IRMA: Ocala woman dealing with flooded home weeks after storm

By Sarah Panko, Reporter
Last Updated: Wednesday, September 27, 2017

A woman in Marion County is still dealing with flooding caused by Hurricane Irma.

  • Ocala home remains flooded after Irma
  • Homeowner says retention pond levels up 10 feet
  • The property was deemed unsafe

Jessica Conroy says her Ocala home flooded when the storm came through more than two weeks ago.  

"I'm very emotional, depressed, heartbroken,” Conroy said. “I lost things that were from my childhood when my daughter was a baby that are not replaceable​.”

Conroy said the water level of the retention pond in the back of her house is up at least 10 feet. She said it's starting to go down, but there's still water inside her house and the water is a combination of the retention pond and her septic tank that backed up.  

On Wednesday, the county put a sign on her mailbox that said the property was unsafe. She says she doesn't know what to tell her 4-year-old daughter.

"It's very depressing that my daughter gets upset about the fact that we can't go home, we don't have a home​," Conroy said.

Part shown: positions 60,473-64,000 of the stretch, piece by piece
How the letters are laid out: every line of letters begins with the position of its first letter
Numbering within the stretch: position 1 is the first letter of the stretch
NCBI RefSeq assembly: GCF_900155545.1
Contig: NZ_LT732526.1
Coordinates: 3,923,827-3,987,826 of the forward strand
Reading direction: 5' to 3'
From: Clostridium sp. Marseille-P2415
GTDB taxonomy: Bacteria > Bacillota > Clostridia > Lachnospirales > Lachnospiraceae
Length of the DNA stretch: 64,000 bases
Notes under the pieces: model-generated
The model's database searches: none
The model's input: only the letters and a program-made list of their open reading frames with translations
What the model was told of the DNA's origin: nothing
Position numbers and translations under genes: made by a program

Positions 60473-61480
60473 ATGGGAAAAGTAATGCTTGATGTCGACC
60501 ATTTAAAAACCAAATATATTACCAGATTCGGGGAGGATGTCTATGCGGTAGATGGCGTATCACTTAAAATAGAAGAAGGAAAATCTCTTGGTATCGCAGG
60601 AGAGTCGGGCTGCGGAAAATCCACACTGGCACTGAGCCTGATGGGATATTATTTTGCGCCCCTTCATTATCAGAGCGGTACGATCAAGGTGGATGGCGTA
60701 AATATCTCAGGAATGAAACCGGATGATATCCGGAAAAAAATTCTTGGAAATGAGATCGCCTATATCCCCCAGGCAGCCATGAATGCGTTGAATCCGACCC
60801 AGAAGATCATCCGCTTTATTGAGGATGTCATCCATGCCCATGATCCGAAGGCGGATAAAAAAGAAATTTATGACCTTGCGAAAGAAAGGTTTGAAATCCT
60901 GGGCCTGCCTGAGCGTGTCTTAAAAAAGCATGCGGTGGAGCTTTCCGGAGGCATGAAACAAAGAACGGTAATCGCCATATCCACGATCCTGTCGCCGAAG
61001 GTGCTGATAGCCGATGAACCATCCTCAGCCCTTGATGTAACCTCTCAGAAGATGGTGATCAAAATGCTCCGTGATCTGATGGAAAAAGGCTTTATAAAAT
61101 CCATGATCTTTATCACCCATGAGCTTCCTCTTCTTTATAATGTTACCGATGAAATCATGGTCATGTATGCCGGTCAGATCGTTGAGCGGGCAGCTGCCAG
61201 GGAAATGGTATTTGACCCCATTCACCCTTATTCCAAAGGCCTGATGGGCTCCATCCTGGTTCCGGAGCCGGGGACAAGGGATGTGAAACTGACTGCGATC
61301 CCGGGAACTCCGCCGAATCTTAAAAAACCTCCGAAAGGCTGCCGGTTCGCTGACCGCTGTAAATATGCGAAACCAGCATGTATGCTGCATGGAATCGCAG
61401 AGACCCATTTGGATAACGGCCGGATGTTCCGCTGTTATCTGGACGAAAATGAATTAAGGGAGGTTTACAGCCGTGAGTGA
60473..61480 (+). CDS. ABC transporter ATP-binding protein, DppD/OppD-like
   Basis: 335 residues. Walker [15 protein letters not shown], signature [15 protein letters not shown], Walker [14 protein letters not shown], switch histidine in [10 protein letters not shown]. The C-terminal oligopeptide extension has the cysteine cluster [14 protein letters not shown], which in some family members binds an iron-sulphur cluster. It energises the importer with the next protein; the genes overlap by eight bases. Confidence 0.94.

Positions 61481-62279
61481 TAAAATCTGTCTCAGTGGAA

Conroy has homeowners insurance, but not flood insurance. She's staying with her parents, until she can figure out a way to buy another home.  

County officials sent us a statement saying, "Though not within a mapped FEMA floodplain, this property is located in a flood-prone area.”

Marion County has documented drainage/flooding issues from this address since 1992. It recently completed a large project in 2015 to help mitigate it, including purchasing land to expand pond storage to the DRA behind the property and modifying a DRA north of the property to improve overflow.

In addition, the county made improvements to the stormwater collection system around the cul-de-sac so the water would be hard-piped to the DRA instead of runoff flowing through the property to the DRA.  

The DRA has functioned well in smaller storm events, but there is always a possibility of flooding in a hurricane – especially one that brings 8 to 10 inches of water with it.

Given the land area available, there is a limit to the amount of DRA work that can be done to accommodate such a large volume of rainfall. 

If the property owner feels that the county is at fault, he or she is able to file a claim with our Risk Management department to be investigated."​